At the present time, the United States uses approximately 62 billion cubic feet ("Bcf") of gas per day. The production of natural gas from all sources in the United States, including unconventional ones such as coal bed methane ("CBM") and shale gas totals approximately 52 billion cubic feet per day, or a deficit of some 10 Bcf per day.
Much of the projected growth in natural gas consumption throughout the world is in response to rising demand for natural gas to fuel efficient new gas turbine power plants.
As indicated in the "Consumption versus Production Ratio" graph above, there is a serious deficit in gas supply that cannot be made up in the near term from Liquefied Natural Gas ("LNG"), or from Canadian or Mexican imports. Therefore, natural gas prices in the United States for the foreseeable future will generally reflect either: i) the lower economic limit of new gas fields developed mostly from unconventional sources; or: ii) the cumulative cost of developing gas reserves in a foreign country, liquefying such gas, shipping it internationally, gasifying it portside in the United States, then transporting it to United States burner tips.
It is for these many reasons that natural gas prices in the United States today generally range from a low of US$7/MMBtu to levels as high as US$18/MMBtu depending upon seasonal demand. Such prices make the development of unconventional gas very inviting. It makes the testing and development of conventional gas even more attractive.
Significant unconventional gas reserves take some time to aggregate because of the low reservoir pressures, low permeability and low ultimate recoveries per well that generally characterize this resource in many basins in the United States, Canada and the Rocky Mountains. By contrast, natural gas from conventional reservoirs, such as those underlying the Louisiana gas provinces targeted by Pryme, are far more permeable - generally resulting in higher rates of production, significantly higher reserves and lower production costs.
The current worldwide oil production level is approximately 80 million barrels per day. Of this amount, the United States consumes approximately 20 million barrels, or 25% of the total. This is in light of the United States population, which is about 5% of all the world's inhabitants. Moreover, the United States holds only approximately 3% of the world's oil reserves, and that United States resource is characterized by production that declines at a rate in excess of 5% per year.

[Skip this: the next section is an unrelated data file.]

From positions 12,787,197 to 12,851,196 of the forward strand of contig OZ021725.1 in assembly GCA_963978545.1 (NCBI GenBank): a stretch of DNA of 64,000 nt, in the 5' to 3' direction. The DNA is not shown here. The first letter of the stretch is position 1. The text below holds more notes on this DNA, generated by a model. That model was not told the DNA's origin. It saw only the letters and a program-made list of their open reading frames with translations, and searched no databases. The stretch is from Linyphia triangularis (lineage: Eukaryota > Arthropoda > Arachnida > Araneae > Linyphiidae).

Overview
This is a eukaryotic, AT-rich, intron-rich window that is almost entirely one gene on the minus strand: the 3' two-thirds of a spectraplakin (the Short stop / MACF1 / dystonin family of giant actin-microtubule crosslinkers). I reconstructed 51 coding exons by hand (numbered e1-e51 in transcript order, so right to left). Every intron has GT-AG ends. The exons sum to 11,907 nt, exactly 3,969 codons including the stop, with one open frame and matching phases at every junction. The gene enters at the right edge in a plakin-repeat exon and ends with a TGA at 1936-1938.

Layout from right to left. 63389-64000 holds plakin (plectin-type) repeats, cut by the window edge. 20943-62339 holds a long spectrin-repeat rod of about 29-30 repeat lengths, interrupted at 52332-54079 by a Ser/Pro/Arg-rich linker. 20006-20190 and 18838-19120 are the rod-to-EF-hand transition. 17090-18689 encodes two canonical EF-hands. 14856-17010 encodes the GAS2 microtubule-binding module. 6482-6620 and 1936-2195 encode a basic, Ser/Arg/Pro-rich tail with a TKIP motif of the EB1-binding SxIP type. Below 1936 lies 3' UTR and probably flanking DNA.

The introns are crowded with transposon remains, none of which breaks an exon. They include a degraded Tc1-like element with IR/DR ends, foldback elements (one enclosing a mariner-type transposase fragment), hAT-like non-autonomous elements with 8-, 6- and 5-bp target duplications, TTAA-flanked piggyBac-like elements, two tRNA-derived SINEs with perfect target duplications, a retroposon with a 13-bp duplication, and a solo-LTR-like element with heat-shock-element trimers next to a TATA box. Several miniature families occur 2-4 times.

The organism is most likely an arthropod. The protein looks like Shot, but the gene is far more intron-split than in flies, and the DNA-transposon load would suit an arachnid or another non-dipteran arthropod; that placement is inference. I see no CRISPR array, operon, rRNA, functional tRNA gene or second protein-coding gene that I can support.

None of the foregoing takes into account the potential growth in demand for oil of China, followed by India. Both countries at the moment consume about 10 million barrels per day, combined. According to the International Energy Agency, the Organization of the Petroleum Exporting Countries ("OPEC") cartel now supplies about 38% of the world oil market. The Asian population and standard-of-living growth added to infrastructure development in the region, contrasts with declining oil reserves in the North Sea, the Caspian Sea, the Gulf of Mexico and West Africa.
As in the case of the harder-to-develop unconventional natural gas discussed previously the relatively abundant, more permeable oil reservoirs have already been found and production from them is in decline on a worldwide basis. What remains are oil resources that have no natural energy in situ, nor do they have much permeability. Moreover, they generally contain petroleum of high viscosity that is difficult to unlock from its native rock.
Such characteristics translate into a very high economic limit for modern-day oilfields that require, in order to produce commercial quantities of product, the energy inputs of steam, or water under pressure, or carbon dioxide, or the heat of combustion in order to supplant reservoir energy that has long since depleted, or was lacking in the first place - such as "dead" oil in place. In addition are the logistical problems of artificial lift and lateral surface movement of sluggish produced fluid to some refinery that must be specially designed to process this feedstock of low volatility and yield. All these links in the production, transportation and process chain have a very high capital cost that cannot be economically justified with oil prices much below US$35/Barrel.
By contrast, production from conventional oil reservoirs such as those in the Louisiana Middle Wilcox Basin in LaSalle Parish to be purchased by Pryme, and deeper oil reservoirs that also happen to be prospective of oil within the gas provinces targeted by Pryme in central Louisiana, are more permeable, have higher, virgin reservoir pressures and have higher saturation of low-viscosity oil - resulting in higher rates of production, significantly higher reserves and lower production costs.